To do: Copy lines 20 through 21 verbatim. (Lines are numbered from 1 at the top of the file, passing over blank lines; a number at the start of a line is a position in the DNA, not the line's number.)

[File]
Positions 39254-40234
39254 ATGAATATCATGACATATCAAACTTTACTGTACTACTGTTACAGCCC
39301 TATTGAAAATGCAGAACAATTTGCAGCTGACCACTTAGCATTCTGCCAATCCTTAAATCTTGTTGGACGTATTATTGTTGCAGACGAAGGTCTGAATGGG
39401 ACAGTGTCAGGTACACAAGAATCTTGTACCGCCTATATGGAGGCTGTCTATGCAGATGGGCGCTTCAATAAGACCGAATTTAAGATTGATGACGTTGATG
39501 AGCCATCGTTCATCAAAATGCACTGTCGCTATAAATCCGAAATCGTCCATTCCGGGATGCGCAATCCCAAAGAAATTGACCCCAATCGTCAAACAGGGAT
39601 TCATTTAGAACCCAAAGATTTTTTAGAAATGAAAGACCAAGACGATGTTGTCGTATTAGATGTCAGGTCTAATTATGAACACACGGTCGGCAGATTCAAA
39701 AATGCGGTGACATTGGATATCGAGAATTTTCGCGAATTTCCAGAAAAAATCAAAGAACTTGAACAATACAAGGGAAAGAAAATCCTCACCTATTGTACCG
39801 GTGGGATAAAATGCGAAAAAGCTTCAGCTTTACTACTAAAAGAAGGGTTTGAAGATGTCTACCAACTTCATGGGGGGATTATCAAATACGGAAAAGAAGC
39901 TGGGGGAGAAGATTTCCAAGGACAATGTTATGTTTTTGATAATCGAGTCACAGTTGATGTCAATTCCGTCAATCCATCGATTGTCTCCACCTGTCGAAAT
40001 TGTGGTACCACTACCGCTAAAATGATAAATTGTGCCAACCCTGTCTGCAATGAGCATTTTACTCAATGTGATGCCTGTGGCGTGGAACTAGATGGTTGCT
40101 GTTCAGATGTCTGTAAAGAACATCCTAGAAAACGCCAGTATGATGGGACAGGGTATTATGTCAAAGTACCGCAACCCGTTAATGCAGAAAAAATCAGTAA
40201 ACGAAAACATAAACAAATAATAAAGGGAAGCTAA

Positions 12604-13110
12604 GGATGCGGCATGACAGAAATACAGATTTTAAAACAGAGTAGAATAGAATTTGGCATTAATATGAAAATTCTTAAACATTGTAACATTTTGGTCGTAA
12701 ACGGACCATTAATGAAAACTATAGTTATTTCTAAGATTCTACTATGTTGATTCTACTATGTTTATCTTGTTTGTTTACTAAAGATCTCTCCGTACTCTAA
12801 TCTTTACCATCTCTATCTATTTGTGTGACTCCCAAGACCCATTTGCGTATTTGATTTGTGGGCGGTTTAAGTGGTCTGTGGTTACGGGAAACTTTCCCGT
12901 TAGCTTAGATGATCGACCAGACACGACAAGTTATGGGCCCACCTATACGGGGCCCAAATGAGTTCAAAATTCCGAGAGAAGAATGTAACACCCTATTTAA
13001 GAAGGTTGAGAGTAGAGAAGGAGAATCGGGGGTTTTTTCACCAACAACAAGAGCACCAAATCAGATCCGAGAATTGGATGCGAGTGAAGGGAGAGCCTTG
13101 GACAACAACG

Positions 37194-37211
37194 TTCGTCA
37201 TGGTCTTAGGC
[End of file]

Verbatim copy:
Positions 37194-37211
37194 TTCGTCA